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Cone 6 Porcelain vs Cone 10 Porcelain

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Hi everyone - hope you are well, just finished a show - was really good!

 

Does anyone have any experience using Cone 10 Porcelain?

 

I normally use Cone 6, but am finding its very "clay-like" and not giving me the fine, smooth finish I was used to with the porcelain we used in the 90s. I also noticed Cone 6 wasn't as strong as I would like, so hopefully Cone 10 will be better in these aspects.

 

I have ordered a box of Cone 10 English Porcelain and will be trying it out.

 

Question regarding Cone 10 Glazes - are there any commercially available Cone 10 Glazes? I can't seem to find any. My pottery supply shop said that most ppl make their own Cone 10 glazes and I really don't want to get into that! (yet....)

 

If not, can I use my previous Cone 6 glazes? I don't have to worry about food safety as these are for smaller jewelry pieces.

 

I previously used a lot of low fire glazes on my Cone 6 Porcelain with no problems in terms of crazing etc.

 

Your thoughts and experiences would be greatly appreciated!

 

 

**EDIT: Not sure which forum this would go in, Sorry if I made an error!***

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Hi everyone - hope you are well, just finished a show - was really good!

 

Does anyone have any experience using Cone 10 Porcelain?

(I use about 10 tons a year of porcelain for more years than I can recall)

 

I normally use Cone 6, but am finding its very "clay-like" and not giving me the fine, smooth finish I was used to with the porcelain we used in the 90s. I also noticed Cone 6 wasn't as strong as I would like, so hopefully Cone 10 will be better in these aspects.

(Funny you noticed this as many do not believe this is true-I am with you on this point)

I have ordered a box of Cone 10 English Porcelain and will be trying it out.

(there are many cone 10 clays to try)

Question regarding Cone 10 Glazes - are there any commercially available Cone 10 Glazes? I can't seem to find any. My pottery supply shop said that most ppl make their own Cone 10 glazes and I really don't want to get into that! (yet....)

(Yes you can buy them from places like Laguna clay co.)

If not, can I use my previous Cone 6 glazes? I don't have to worry about food safety as these are for smaller jewelry pieces.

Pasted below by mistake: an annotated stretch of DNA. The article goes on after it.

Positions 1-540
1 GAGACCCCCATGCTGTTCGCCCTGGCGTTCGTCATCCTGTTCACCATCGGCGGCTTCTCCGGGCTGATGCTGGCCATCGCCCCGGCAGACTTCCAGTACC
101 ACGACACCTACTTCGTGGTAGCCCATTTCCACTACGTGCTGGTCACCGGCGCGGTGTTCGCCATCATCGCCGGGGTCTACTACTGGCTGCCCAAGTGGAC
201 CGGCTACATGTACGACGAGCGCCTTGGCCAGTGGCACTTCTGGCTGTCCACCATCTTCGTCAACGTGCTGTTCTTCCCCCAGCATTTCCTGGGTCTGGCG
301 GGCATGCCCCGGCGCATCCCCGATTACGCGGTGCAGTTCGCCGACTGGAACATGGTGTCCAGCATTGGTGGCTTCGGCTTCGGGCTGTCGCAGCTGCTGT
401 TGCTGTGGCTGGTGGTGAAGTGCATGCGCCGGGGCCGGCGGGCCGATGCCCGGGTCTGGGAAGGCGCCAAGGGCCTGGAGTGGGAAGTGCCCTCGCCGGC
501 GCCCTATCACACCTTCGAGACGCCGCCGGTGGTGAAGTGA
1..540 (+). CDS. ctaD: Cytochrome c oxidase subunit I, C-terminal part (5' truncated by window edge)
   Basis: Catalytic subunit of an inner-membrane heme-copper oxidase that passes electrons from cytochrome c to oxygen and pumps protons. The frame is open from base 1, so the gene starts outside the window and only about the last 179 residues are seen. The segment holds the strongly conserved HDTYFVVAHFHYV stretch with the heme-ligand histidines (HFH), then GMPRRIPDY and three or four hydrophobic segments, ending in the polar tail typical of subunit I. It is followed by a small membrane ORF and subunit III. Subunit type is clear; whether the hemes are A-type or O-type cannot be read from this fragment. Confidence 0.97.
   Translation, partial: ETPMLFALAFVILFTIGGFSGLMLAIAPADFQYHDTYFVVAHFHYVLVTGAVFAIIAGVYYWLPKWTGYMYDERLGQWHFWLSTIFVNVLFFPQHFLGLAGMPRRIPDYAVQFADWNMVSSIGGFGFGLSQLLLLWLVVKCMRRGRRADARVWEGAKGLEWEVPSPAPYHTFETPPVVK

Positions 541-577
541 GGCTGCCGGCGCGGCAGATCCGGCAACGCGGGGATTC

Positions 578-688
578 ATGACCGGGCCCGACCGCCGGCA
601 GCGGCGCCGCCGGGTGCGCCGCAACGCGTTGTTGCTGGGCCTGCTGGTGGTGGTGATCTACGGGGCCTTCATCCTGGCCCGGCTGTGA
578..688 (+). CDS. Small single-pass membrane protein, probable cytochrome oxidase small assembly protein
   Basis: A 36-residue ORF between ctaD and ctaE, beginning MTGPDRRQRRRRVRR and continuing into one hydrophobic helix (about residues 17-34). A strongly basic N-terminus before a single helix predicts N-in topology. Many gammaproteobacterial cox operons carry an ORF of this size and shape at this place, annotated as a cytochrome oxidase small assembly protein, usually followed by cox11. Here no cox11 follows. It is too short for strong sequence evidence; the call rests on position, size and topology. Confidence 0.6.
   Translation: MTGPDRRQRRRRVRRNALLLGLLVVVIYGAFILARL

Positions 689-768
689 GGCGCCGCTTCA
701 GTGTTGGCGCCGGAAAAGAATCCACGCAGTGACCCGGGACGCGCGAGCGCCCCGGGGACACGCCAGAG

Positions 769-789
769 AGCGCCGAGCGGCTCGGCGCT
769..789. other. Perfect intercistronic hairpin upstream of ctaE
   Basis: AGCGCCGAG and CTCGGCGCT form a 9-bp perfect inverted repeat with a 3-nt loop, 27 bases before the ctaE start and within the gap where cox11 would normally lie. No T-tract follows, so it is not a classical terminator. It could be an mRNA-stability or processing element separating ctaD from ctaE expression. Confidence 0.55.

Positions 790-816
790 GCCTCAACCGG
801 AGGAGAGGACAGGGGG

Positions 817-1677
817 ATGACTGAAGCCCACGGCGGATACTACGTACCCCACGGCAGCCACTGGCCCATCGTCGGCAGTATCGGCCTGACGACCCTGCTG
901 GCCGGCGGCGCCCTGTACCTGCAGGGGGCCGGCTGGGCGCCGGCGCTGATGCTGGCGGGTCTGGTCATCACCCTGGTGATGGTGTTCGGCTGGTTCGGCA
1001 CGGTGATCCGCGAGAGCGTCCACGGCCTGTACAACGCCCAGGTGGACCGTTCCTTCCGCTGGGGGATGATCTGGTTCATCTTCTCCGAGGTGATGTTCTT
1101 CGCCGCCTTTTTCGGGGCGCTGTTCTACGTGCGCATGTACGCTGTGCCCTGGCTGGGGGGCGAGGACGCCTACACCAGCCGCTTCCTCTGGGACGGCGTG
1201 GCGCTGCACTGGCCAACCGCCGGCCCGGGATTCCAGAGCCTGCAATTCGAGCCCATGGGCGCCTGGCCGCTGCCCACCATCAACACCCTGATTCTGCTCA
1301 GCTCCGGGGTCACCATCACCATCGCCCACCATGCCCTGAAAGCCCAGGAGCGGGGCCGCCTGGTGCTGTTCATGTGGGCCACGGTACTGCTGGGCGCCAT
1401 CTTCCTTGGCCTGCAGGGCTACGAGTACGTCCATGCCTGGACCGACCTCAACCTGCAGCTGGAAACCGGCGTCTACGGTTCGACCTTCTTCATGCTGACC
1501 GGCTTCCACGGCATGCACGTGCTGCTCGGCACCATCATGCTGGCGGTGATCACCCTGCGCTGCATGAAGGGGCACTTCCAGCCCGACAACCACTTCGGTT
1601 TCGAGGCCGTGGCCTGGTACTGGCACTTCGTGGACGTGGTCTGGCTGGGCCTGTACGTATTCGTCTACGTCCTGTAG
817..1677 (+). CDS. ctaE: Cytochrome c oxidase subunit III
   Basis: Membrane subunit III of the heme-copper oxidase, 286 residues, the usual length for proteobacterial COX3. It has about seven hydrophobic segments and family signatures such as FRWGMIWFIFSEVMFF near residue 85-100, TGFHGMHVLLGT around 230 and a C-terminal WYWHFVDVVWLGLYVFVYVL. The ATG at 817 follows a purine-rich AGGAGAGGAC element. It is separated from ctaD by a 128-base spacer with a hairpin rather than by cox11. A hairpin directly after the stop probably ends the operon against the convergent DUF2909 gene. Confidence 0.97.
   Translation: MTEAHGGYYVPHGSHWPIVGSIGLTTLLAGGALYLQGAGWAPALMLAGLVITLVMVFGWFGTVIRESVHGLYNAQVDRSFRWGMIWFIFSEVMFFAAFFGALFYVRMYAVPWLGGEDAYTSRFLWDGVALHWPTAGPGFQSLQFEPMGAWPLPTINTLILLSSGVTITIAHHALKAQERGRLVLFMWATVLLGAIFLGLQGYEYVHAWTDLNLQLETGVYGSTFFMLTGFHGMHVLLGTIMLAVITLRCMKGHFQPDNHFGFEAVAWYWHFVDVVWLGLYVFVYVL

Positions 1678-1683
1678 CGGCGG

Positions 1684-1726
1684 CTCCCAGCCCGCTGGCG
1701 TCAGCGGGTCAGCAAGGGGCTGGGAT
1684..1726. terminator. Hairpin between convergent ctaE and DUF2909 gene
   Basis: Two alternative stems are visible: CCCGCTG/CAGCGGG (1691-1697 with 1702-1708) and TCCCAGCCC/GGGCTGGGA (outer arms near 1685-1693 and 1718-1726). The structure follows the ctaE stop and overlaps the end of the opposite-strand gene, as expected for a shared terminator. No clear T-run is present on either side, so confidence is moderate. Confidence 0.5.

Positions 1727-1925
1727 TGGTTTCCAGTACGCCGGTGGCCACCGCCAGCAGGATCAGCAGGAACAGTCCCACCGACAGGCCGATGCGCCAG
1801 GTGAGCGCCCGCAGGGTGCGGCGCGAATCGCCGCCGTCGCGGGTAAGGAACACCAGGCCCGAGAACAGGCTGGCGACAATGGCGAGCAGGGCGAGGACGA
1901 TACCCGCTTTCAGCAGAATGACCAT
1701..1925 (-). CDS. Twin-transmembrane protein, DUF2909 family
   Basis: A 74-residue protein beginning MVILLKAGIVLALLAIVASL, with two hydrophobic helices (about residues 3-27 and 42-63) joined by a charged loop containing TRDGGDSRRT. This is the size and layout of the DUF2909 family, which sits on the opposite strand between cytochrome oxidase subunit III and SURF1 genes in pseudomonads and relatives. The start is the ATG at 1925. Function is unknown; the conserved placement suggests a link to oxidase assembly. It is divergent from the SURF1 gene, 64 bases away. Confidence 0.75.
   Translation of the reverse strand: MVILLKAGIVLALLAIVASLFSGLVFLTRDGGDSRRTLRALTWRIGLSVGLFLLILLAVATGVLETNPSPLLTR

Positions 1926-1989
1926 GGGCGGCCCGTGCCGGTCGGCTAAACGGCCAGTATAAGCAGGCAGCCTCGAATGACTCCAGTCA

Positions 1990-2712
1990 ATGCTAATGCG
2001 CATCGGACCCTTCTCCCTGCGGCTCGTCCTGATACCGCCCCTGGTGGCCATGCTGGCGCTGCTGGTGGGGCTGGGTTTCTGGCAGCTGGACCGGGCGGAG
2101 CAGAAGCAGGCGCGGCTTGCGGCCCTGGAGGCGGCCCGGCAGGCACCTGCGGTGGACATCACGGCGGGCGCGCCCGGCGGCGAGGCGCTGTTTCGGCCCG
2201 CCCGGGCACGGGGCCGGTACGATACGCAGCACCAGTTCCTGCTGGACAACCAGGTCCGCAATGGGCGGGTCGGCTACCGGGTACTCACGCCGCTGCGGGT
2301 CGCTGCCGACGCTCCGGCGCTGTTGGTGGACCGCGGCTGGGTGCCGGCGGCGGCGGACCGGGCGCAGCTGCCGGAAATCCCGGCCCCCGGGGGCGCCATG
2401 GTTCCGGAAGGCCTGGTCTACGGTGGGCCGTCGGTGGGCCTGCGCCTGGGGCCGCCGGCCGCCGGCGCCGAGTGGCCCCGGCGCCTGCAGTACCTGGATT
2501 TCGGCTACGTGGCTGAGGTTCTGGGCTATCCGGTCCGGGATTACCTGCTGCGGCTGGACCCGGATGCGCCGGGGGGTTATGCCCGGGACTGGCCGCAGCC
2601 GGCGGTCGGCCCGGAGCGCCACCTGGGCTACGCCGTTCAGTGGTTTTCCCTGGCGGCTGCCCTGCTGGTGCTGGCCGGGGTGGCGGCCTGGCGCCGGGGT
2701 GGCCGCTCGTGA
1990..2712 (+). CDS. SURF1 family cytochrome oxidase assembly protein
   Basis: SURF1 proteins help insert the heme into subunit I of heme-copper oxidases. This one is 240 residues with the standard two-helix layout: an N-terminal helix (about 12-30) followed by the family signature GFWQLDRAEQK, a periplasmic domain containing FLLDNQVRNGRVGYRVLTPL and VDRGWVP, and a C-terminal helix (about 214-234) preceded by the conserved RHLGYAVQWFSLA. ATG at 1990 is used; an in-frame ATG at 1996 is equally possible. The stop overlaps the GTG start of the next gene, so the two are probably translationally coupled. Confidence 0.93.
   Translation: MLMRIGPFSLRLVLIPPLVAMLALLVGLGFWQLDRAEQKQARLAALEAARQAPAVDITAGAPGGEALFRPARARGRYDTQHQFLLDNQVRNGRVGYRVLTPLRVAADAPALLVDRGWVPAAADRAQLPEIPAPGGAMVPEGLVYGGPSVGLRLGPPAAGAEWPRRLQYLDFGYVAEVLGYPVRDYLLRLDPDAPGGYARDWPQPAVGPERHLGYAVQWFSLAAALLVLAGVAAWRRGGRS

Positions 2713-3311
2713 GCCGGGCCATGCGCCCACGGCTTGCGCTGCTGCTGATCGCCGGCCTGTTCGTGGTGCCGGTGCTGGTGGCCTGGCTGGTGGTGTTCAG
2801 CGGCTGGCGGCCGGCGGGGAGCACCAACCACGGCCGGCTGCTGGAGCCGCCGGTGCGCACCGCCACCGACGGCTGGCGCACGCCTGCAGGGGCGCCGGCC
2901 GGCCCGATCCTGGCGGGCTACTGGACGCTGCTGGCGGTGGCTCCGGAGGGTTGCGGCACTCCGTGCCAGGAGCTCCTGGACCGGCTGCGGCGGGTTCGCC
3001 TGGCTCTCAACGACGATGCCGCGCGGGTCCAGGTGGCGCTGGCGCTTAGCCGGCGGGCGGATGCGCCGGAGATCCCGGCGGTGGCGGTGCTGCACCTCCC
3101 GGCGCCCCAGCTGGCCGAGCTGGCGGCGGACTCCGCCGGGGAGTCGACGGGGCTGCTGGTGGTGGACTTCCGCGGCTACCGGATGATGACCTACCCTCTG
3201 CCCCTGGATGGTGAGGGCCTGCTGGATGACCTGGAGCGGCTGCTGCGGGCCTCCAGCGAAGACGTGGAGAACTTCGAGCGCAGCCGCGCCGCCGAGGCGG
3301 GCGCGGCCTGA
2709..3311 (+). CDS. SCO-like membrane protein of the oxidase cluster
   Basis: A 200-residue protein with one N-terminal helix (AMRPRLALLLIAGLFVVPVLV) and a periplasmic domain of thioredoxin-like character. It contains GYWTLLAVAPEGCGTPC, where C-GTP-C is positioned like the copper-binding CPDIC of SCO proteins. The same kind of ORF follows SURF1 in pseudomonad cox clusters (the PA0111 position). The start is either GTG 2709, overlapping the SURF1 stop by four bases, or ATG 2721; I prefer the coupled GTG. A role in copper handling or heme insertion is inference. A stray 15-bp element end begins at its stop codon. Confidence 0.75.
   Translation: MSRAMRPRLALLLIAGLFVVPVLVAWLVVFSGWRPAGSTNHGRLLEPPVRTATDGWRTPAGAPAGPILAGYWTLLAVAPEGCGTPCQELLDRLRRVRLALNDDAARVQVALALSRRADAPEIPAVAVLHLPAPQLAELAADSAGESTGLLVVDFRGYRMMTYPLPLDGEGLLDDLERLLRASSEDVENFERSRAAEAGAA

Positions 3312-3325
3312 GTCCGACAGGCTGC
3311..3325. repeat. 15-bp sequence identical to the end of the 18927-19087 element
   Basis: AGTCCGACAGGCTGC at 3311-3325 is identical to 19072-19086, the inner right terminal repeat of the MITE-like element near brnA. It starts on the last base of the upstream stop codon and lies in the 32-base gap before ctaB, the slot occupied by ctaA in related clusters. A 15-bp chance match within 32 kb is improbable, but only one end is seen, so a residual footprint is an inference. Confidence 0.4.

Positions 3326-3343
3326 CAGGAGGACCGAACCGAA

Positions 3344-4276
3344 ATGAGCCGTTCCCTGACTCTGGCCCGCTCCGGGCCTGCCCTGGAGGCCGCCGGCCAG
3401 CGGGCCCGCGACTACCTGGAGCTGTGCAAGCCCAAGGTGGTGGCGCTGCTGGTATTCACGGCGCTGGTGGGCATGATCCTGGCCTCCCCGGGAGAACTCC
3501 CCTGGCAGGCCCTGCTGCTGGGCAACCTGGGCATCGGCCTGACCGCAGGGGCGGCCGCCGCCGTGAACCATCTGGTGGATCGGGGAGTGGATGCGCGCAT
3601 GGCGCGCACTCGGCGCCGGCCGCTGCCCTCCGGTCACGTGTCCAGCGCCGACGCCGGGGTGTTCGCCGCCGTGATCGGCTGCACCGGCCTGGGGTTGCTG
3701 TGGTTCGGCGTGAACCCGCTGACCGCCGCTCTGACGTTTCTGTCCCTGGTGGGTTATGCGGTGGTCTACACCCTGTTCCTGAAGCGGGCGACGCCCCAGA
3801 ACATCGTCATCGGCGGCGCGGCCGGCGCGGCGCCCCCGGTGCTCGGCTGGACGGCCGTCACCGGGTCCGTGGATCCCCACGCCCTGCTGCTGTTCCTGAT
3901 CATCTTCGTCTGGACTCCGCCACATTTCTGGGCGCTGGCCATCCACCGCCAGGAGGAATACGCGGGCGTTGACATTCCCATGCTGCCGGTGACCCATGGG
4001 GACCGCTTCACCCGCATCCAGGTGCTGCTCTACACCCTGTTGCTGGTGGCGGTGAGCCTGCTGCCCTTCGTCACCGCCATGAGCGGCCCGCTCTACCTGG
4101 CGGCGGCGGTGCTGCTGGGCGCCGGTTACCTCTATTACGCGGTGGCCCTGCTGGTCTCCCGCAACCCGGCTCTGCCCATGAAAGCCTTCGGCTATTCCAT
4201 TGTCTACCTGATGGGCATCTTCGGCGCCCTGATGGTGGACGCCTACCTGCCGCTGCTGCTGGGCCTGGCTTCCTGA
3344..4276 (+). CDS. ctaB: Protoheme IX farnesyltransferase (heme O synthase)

(I think cone 6 glazes will run off at cone 10 but have never tried it so its an educated guess)

I previously used a lot of low fire glazes on my Cone 6 Porcelain with no problems in terms of crazing etc.

 

Your thoughts and experiences would be greatly appreciated!

(You will not be able to use low fire glazes at cone 10

You also should look for oxidation glazes for electric use as that is what I assume you are firing in?

Good luck with the switch-there are many books with glaze formulas in your cone range. And as a bonus the clay throw better than 06 clays)

 

**EDIT: Not sure which forum this would go in, Sorry if I made an error!***

 

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If you are buying Cone 10 porcelain for its strength you will have to fire it to cone10 to get that strength. If you use cone 6 glazes on cone 10 porcelain it will most likely craze and the clay will be punky...i.e. immature. I disagree with your assumption that cone 6 porcelain isn't strong. If you fire a clay to maturity, it will be strong. What cone 6 porcelain have you been using. I have used Archie Bray cone 6 porcelain, Frost, Alligator Clay cone 6 porcelain and probably some others. Those three I named seem quite strong in Oxidation and reduction.

Marcia

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Thank you for the reply Mark and Marcia - I appreciate your input.

 

I got my cone 10 porcelain but haven't used it yet as I am getting ready for a show and decided to go with what i know (cone 6 porcelain) in the meantime.